Ms. Jennifer Raab, President of Hunter College,
Congresswoman [Carolyn] Maloney,
Ladies and gentlemen,
I am delighted to be here … in the city that hosts the United Nations … in the house where the architecture of modern multilateralism was drawn … where our values and goals were mapped out.
FDR’s friend and contemporary, Winston Churchill, once said: “We shape our dwellings, and afterwards our dwellings shape us.”
If that is true, then surely 49 East 65th street is one of the most important houses of the modern era.
These brick and limestone walls witnessed the birth of two legacies that have shaped our world:
… a new era of multilateral cooperation for international peace, security and social welfare ...
… and an explicit commitment by all nations to recognize fundamental freedoms and universal human rights, including equal rights for men and women.
These are the values that it is my privilege to promote and defend.
Eleanor Roosevelt once said: “Whatever you work for, you must be sure you believe in it. Put into any work you do everything you have to give. Never give half of yourself.”
I try to live every day according to these principles.
I believe in the United Nations. I have seen what it has done for my country.
I grew up in poverty in a country destroyed by war. It is now a major economy … host of last week’s G-20 Summit.
We Koreans owe this to the United Nations whose roots lie in this house.
I am moved to stand where Franklin Roosevelt, Eleanor and their children lived … where FDR began his political career … recuperated from polio and regained his physical independence.
It is here that he foresaw a world characterized by “the cooperation of free countries, working together in a friendly, civilized society”.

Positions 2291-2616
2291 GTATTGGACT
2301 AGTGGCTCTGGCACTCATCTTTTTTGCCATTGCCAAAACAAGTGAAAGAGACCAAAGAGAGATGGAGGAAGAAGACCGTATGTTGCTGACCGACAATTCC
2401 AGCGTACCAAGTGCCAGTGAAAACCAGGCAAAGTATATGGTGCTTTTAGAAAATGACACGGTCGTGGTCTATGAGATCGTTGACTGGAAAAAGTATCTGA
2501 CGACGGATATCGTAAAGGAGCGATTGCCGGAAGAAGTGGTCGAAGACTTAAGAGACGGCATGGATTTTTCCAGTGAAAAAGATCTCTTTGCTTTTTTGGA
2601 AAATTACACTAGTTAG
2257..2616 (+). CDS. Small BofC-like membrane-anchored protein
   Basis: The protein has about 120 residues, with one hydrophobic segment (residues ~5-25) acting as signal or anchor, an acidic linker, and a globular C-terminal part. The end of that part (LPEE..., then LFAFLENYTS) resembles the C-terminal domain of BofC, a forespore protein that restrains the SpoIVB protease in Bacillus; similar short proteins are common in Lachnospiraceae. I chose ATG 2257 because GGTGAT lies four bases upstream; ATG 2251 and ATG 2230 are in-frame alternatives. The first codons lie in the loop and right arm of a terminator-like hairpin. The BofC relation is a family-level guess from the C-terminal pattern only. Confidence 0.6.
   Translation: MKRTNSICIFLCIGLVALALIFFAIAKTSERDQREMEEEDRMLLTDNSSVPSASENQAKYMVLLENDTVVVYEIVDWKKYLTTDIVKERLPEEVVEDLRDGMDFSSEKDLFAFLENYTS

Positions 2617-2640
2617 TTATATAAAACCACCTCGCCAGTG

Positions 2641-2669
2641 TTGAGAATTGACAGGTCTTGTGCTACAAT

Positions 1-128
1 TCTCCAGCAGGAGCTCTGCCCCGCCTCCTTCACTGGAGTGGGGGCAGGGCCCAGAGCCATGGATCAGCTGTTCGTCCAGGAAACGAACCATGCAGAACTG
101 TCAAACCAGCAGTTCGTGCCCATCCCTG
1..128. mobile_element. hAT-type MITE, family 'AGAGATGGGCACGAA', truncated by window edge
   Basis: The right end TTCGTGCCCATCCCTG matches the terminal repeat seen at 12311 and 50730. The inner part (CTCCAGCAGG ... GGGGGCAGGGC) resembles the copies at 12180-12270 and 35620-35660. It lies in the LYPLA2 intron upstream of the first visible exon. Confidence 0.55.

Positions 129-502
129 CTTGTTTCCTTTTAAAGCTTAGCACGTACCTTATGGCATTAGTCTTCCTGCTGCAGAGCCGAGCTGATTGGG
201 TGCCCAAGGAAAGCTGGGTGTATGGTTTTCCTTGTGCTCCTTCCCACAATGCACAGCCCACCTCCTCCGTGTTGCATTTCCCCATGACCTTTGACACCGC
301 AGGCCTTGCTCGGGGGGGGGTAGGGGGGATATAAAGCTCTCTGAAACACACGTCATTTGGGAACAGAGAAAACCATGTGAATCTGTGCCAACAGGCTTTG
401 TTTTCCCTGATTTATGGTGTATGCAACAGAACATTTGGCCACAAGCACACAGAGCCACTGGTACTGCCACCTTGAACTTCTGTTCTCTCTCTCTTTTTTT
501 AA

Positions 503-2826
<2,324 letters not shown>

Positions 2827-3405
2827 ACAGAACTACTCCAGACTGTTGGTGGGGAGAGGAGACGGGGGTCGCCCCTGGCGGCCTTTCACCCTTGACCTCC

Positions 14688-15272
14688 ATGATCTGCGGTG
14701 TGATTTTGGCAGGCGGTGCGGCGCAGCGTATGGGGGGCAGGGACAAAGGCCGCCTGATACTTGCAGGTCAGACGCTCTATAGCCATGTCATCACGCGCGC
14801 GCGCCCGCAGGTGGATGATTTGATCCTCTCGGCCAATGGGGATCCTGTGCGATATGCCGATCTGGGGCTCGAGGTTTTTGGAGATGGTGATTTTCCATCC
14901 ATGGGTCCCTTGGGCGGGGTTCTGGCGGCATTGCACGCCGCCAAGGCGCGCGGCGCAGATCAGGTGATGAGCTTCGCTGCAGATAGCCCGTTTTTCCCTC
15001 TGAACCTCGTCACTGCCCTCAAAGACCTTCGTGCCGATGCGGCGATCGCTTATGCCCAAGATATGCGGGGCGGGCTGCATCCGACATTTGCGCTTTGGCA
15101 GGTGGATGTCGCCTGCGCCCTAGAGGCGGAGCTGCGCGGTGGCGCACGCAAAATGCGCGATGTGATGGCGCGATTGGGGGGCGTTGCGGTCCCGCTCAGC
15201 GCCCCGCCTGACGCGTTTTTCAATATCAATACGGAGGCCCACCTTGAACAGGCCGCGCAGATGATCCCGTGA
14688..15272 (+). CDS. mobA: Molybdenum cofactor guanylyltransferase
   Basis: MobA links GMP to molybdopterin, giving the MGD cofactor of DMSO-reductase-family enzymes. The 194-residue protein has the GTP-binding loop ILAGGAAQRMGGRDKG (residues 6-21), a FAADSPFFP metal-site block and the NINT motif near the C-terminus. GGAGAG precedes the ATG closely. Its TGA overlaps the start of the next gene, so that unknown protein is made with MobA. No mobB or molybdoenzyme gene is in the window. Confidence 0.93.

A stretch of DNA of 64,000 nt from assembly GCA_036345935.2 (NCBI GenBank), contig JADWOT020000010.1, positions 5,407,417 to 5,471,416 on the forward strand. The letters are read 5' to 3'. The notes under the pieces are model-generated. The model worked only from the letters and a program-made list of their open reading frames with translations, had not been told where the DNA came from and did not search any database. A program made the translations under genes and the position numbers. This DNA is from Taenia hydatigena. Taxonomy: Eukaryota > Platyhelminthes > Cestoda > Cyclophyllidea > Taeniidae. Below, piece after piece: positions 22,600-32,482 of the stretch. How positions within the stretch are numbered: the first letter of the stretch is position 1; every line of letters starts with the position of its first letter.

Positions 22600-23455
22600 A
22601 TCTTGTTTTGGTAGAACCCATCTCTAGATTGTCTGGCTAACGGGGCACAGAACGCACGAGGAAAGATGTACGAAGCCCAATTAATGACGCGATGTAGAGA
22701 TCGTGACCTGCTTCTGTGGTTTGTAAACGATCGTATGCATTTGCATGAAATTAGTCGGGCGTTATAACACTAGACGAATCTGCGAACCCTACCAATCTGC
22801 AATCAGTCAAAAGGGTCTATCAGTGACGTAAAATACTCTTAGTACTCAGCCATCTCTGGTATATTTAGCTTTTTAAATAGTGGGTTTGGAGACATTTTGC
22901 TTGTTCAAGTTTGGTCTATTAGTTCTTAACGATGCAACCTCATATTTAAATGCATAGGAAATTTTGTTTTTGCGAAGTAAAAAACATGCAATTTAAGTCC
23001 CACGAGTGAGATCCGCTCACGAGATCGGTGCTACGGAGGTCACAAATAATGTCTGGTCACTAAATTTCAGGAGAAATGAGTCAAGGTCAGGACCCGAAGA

It is here that he developed his plan for an international organization to help preserve world peace and security.
Sadly, FDR never saw the fruits of his efforts. He died just two weeks before the founding conference of the United Nations in San Francisco.
Yet his vision lives on … in the UN Charter’s collective commitment to peace and security … economic and social welfare … tolerance and fundamental human rights – FDR’s four freedoms.
Ladies and gentlemen,
This legacy of multilateral cooperation guides our work today.
As I speak, United Nations peacekeepers are risking their lives for peace, stability and development in 16 missions around the world … in Afghanistan … Sudan … the Democratic Republic of the Congo.
The United Nations feeds more than 90 million people in 73 countries.
We are helping to rebuild Haiti.
We are working to save mothers and empower women … help children to grow up healthy and educated … support the world’s farmers to feed themselves and others.
We are the voice of the voiceless … the defenders of the defenceless.
Two months ago, world leaders came to New York to reassert their commitment to the Millennium Development Goals.
I call these Goals “weapons of mass construction.”
They are the international community’s promise to build a safer, more prosperous, more equitable world by 2015.
An important part of my job is to mobilize the international community to deliver on their promises to the world’s most vulnerable people, as I was doing last week in Seoul at the G-20 Summit.
I reminded G-20 leaders that development is the single greatest engine for prosperity
Economic uncertainty should not be an excuse to do less. It is a reason to do more.
FDR understood this when he rolled out the New Deal in his first 100 days in office.